Last night, after getting busted for doing something unacceptable (let's just leave it at that), Noah got very upset and angry with me. He looked at me with sharp eyes at some point, looking both wounded and retaliatory simultaneously, and I realized how those eyes with that look can pierce through me like a deadly dagger. But what was to follow was far worse. I then called him to his bathroom for his night time bath and as I was soaping him in his tub, he kept saying, "I wanna sleep with Daddy". He then proceeded saying that he wants me to sleep in his bedroom instead and that he just wanted to be with Daddy. I then asked him if he was mad at me and he said yes. After such questions, we normally proceed with, "Don't you love Mommy anymore?" and so I stuck to the routine and asked away with the knowledge that of course, he will say that he does love me. How wrong can a mother be? He actually responded with a shake of the head. Since I found it quite vague, I clarified with "You don't love me?" and he nodded. He even added that he wants a new mommy and that I can go ahead and get myself a new baby. (Of course the thinking here is that a baby is something you just get from Target.)
I knew I was just talking to an almost 3-year old and that he really didn't know what he was saying. But still, it hurt. It was at that moment when all those times when I screamed back in anger at my own mother as a child and especially as a teenager flashed before my eyes and made me both hurt even more and feel ashamed. At that moment I understood how children have so much power over their parents and that most of them (us) don't realize how much power that is and that we can be so reckless at times in wielding that power.
When I got over the hurt, as Noah got over his anger, I ended up wondering about the idea of love and childhood. More specifically, I wondered about children's capacity to love. We've always known how wrong it is for some couples to say that they want children because they want someone to love them unconditionally or love them for the rest of their lives. I'd say get a puppy if that's what you want. First of all, there's never a guarantee that someone can and will love you unconditionally for the rest of their lives. Second, if you know what love means then you should also know that there is a deep flaw in the thought that children, especially young children, are capable of it.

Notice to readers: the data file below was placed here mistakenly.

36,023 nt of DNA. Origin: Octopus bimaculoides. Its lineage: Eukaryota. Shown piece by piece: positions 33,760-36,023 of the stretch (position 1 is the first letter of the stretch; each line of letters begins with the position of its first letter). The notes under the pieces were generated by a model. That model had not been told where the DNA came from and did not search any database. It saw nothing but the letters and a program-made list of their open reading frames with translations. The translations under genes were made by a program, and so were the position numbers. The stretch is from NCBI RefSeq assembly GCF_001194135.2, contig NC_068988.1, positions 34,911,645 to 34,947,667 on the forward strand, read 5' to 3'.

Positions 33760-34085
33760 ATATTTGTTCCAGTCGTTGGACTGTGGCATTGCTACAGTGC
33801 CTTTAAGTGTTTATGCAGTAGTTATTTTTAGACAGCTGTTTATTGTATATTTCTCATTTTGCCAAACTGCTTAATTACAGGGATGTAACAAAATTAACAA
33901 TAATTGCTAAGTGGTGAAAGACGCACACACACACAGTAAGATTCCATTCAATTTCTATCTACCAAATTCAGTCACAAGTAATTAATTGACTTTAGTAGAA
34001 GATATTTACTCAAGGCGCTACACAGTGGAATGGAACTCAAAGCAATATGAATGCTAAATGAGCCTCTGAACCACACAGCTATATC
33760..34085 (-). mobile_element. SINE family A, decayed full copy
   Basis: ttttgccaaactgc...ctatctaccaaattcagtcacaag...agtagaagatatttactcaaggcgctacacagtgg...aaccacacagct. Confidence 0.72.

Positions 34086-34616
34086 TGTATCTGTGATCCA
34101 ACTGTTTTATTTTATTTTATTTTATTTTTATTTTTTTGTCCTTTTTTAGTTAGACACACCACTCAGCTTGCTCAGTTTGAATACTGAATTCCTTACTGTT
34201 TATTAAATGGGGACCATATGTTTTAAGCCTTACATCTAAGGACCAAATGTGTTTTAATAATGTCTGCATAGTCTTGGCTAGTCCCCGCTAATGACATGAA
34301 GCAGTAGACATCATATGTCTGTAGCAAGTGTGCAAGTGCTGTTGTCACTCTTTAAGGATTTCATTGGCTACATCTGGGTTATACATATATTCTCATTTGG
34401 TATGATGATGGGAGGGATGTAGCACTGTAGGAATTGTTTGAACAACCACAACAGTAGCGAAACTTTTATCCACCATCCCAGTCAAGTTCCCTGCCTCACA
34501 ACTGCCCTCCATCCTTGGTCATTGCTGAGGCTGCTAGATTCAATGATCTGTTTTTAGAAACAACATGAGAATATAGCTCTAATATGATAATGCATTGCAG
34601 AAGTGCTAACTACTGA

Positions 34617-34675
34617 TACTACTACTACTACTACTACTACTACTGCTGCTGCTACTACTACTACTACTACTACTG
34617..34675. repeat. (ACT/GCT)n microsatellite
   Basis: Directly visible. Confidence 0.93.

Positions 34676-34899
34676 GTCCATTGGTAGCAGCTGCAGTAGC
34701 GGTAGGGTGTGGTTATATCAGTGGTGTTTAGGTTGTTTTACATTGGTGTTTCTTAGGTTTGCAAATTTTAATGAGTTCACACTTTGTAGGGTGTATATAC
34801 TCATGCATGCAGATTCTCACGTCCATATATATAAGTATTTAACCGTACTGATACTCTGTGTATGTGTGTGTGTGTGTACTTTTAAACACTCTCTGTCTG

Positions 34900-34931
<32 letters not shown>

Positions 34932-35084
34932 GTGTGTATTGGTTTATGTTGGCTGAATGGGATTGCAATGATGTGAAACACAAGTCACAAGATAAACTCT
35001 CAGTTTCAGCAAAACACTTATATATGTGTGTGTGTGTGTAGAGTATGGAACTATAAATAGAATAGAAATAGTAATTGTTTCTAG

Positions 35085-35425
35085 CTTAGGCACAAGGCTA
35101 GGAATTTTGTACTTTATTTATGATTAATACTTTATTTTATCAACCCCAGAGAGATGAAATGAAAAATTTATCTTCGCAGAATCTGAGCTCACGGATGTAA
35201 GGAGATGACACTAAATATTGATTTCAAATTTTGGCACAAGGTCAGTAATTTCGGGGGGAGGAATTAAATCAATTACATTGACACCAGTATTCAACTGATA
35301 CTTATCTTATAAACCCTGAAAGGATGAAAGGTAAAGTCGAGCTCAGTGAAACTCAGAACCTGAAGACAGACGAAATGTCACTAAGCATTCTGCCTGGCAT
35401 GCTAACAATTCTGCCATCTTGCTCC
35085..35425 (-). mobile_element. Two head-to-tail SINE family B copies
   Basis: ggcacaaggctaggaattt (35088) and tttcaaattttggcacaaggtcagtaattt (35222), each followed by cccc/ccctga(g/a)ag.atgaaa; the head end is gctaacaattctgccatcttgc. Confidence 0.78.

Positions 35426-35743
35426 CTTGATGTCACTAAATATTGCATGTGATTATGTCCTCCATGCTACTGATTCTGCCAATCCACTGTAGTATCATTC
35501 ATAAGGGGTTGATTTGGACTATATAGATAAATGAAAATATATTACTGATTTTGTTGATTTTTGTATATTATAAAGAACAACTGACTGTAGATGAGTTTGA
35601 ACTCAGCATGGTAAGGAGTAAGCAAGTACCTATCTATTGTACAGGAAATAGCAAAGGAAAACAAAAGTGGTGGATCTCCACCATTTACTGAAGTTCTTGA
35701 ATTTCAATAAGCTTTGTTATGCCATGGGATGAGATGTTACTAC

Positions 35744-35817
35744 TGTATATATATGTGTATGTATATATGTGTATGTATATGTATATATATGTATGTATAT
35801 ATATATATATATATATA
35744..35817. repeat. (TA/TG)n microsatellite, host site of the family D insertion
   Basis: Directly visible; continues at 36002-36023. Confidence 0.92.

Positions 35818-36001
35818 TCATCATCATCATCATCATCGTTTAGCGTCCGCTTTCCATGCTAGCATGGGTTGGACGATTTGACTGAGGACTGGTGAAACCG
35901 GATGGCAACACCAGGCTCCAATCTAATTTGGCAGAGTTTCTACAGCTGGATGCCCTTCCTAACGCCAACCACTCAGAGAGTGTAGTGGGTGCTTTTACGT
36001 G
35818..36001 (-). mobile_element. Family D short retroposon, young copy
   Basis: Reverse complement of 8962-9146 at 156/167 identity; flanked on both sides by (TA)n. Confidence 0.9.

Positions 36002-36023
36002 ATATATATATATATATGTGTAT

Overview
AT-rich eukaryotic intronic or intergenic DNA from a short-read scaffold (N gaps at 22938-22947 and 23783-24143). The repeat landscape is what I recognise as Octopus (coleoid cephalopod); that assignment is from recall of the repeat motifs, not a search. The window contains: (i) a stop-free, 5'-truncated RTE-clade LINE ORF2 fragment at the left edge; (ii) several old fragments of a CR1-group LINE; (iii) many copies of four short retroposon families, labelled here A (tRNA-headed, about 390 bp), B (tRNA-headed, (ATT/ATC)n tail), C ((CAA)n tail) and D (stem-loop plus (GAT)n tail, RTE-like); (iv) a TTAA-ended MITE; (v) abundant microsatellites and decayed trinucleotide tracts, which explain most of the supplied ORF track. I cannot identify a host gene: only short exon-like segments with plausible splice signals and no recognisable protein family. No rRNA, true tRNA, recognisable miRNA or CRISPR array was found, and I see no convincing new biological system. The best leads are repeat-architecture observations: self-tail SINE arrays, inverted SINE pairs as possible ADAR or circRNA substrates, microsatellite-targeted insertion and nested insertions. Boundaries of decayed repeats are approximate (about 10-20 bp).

I believe that love is a choice. There is no such thing as someone just automatically loving someone even if that person nurtured you inside and outside her womb and sacrificed everything unimaginable for your well-being and happiness. Young children have affection for their parents. They are attached because of familiarity and most of all, because of a relationship based on dependency. Being emotionally and intellectually immature, young children do not have the capacity for real choice, for that requires true rationality. The fact that young children are so incapable to be on their own and are still needing much socialization from so many different social institutions to adequately equip them for the challenges of life, means that the strongest force (if not the only driving force) that fuels their relationship with their parents is just one of need. And 'need' is antithetical to real love. To truly, genuinely love someone is to choose that person freely and not out of need, desperation or lack of choice. To love someone is to also do so not because of convention or mere social mores.
So for as long as children need their parents for their survival (food, shelter, clothing) and whatever perks and other 'needs' there may be, or as long as we live in this same social set-up and norms and moral standards remain the same, where human beings are expected to love their parents and not doing so is frowned upon, then I would hold off on believing that my own child is capable of truly invoking love as the reason for our relationship. Respect, much affection, care and concern, yes. But love, maybe not...yet.
This is why parents with adult children who love them (in the truest, concrete sense) are indeed, undoubtedly successful parents. It is not an easy feat to both be a guide, mentor, enforcer of rules, as well as a 'love-able' person. If you have children who are now rational and free enough to make choices and they choose to love you, then you have achieved greatness. I congratulate you! And if you are an adult child who freely loves your parents, then I urge you to make it known to them any way you can. They deserve it.
As a parent, I would have to wait and see for about, maybe, 13 or 15 years more before I give myself a pat on the back. The good news is, at least I know that Noah didn't really withhold his love from me last night!